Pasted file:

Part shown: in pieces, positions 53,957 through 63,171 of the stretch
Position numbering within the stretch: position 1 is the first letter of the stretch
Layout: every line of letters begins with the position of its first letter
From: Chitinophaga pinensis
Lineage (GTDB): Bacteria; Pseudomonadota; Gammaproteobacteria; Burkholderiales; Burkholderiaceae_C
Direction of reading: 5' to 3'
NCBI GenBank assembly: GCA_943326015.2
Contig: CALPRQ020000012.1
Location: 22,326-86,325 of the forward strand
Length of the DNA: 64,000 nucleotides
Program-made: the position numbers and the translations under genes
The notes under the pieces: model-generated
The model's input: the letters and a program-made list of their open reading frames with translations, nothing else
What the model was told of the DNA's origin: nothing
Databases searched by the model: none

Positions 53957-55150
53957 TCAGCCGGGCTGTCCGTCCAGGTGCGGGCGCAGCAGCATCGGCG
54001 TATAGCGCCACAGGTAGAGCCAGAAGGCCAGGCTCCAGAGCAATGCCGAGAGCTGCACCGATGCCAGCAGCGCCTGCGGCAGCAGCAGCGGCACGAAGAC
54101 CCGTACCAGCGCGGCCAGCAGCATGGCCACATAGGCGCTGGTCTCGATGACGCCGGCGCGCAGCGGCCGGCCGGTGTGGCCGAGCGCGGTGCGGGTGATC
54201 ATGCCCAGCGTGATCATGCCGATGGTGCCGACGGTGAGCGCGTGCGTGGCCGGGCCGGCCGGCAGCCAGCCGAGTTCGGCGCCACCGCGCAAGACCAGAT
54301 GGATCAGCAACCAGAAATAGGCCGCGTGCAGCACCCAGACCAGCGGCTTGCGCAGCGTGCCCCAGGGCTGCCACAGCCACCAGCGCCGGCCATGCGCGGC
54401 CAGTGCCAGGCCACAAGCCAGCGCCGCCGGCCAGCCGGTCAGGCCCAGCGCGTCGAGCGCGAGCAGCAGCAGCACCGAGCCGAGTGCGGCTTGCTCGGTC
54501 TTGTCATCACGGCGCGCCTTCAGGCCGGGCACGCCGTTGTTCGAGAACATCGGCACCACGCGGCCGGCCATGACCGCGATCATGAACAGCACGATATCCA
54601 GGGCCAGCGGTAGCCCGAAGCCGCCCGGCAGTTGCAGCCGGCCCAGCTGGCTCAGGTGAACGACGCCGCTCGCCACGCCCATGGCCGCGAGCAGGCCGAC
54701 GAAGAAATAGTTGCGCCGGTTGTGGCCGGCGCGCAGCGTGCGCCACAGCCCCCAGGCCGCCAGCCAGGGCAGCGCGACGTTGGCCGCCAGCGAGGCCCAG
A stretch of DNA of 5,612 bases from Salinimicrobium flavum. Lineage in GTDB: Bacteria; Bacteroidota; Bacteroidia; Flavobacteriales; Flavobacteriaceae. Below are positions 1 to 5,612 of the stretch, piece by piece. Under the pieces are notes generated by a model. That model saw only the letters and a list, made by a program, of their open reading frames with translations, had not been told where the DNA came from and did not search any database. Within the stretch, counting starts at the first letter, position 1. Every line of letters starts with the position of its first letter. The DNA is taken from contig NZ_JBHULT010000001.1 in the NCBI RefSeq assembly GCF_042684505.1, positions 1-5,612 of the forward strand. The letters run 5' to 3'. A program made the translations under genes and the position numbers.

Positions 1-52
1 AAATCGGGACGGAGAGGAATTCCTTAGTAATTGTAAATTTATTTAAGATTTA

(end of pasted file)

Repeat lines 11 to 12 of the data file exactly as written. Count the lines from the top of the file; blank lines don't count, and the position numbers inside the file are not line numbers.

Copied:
Program-made: the position numbers and the translations under genes
The notes under the pieces: model-generated